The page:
06 May 2008

Bona Dea

Around this time of May sacred rites in honor of Bona Dea, the Good Goddess, were celebrated in Rome. The Bona Dea is a goddess of fertility and healing who was especially loved by women and slaves. As the daughter of Faunus she is sometimes called Fauna. She is also sometimes called Fatua, or Fate. Her temple on the Aventine hill included a medicinal herb garden and something of a doctors office as well. Like Diana, or the Greek Artemis, her rites were for women only and even images of male animals were removed from the area of the sacred rites. Not much is known about her rituals. We do know that during her May rites a sow was sacrificed to her and Ceres and that wine, since it was officially off-limits to women, was called milk and drunk by the celebrants. History also tells us that decorations of vines and flowers were used with the exception of the myrtle since one story held that Faunus had beaten his daughter with myrtle branches, perhaps in the course of a purification ritual. Juvenal, the hilarious Roman satirist, claimed that the rites of the Bona Dea were orgiastic and wild but this is not to be taken as literal truth as he often exaggerated to make his point. She is ususally portrayed on a throne with a cornucopia in hand and often appeared on coins. Snakes, as symbols of healing, are sacred to her and consecrated snakes were kept in her temple in Rome.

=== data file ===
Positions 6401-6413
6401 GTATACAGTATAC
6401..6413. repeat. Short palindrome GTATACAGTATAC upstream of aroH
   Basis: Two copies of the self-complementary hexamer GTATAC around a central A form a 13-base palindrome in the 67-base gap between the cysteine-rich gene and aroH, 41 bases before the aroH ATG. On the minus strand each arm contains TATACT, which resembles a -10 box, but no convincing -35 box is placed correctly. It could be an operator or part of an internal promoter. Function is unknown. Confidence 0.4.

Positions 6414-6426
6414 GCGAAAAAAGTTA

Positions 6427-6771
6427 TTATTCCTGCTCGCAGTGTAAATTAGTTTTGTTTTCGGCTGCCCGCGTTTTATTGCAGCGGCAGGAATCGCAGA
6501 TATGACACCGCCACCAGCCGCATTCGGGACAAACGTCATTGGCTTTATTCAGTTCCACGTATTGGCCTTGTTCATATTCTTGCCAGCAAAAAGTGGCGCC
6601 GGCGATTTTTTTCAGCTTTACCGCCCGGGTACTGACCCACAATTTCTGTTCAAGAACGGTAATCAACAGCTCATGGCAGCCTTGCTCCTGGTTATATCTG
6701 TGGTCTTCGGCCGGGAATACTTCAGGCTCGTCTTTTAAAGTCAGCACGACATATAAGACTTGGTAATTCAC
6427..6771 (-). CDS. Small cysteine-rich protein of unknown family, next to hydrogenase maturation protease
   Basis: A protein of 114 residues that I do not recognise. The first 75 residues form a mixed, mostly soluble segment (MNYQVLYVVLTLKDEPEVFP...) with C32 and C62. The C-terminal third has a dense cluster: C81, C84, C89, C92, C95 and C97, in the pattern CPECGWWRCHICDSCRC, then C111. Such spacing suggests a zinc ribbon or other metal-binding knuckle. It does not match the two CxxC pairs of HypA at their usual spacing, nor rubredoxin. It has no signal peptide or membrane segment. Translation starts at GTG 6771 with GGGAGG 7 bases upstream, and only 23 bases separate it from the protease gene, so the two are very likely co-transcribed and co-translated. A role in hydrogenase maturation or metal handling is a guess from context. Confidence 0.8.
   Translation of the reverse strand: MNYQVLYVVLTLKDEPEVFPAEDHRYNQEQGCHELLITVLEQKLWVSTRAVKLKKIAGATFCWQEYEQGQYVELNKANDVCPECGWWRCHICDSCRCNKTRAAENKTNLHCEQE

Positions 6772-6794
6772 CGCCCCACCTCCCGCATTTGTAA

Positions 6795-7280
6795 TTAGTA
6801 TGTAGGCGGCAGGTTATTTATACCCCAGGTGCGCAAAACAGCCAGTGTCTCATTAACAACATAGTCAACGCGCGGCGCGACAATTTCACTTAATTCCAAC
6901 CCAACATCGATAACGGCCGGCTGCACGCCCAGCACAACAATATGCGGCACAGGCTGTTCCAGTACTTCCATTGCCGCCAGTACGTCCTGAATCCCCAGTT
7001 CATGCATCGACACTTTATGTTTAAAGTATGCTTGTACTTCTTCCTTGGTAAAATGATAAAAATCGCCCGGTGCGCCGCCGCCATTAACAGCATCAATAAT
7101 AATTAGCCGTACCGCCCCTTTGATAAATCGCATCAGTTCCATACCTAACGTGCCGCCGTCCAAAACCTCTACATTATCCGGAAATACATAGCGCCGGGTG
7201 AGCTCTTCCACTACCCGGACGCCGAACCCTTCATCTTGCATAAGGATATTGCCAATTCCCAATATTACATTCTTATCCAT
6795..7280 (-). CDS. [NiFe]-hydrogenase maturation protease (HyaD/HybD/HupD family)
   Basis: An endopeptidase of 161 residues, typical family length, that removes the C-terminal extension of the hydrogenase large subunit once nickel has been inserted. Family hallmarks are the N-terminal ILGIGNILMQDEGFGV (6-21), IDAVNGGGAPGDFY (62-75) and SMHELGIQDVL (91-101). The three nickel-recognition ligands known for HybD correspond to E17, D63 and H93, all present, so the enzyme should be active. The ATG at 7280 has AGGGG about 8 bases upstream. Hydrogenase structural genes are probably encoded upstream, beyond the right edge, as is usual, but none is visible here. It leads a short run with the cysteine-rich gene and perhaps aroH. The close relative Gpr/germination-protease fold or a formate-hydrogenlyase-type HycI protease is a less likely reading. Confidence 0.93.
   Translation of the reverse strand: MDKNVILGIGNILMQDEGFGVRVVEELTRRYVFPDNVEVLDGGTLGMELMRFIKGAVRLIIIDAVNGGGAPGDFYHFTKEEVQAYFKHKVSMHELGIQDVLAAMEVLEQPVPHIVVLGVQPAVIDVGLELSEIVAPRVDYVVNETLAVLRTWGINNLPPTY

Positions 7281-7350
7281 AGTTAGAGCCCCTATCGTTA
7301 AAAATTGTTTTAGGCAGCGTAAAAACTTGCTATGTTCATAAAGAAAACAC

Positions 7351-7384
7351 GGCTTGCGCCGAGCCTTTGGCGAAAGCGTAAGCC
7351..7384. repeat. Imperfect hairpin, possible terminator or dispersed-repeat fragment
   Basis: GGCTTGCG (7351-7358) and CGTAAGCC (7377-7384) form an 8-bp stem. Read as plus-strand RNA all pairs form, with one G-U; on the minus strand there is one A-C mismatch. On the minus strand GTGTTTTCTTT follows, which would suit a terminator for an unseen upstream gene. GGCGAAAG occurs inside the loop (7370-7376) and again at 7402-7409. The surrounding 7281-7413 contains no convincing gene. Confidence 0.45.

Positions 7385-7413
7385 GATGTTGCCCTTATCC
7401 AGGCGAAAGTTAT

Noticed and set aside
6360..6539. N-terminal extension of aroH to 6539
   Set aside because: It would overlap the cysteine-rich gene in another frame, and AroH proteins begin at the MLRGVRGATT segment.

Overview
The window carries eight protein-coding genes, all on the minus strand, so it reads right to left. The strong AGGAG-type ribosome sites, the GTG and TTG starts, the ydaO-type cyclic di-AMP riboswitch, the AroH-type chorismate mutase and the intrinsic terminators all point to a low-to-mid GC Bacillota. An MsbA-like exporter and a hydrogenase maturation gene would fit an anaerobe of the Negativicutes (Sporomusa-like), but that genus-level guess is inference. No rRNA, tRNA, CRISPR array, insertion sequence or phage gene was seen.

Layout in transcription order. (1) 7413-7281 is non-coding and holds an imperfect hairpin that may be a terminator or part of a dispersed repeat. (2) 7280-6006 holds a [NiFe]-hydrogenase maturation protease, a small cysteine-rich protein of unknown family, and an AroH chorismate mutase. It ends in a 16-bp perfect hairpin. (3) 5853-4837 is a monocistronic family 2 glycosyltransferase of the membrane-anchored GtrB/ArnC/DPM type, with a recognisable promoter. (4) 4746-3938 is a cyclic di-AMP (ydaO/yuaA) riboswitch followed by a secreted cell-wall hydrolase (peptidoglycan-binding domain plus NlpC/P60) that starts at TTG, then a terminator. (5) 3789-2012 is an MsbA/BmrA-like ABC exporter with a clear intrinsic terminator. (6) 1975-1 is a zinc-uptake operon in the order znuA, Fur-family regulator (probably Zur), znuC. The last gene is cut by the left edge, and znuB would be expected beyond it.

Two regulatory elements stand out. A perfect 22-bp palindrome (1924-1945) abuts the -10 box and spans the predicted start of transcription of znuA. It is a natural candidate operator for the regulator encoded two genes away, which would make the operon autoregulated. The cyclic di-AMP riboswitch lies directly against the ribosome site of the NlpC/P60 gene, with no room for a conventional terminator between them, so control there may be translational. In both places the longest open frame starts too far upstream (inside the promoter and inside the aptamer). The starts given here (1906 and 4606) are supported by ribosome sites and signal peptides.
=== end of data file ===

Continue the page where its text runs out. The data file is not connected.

I am just getting to know the Bona Dea. She is a Great Goddess and I would so love to know more about her ancient rites. I can't find much about her online and am feeling rather stymied. Her close ties to Diana and Ceres means her interests include animals, agriculture as well as virginity and I'm determined to learn more about her. I will seek to learn more of her through deep meditation and further study.

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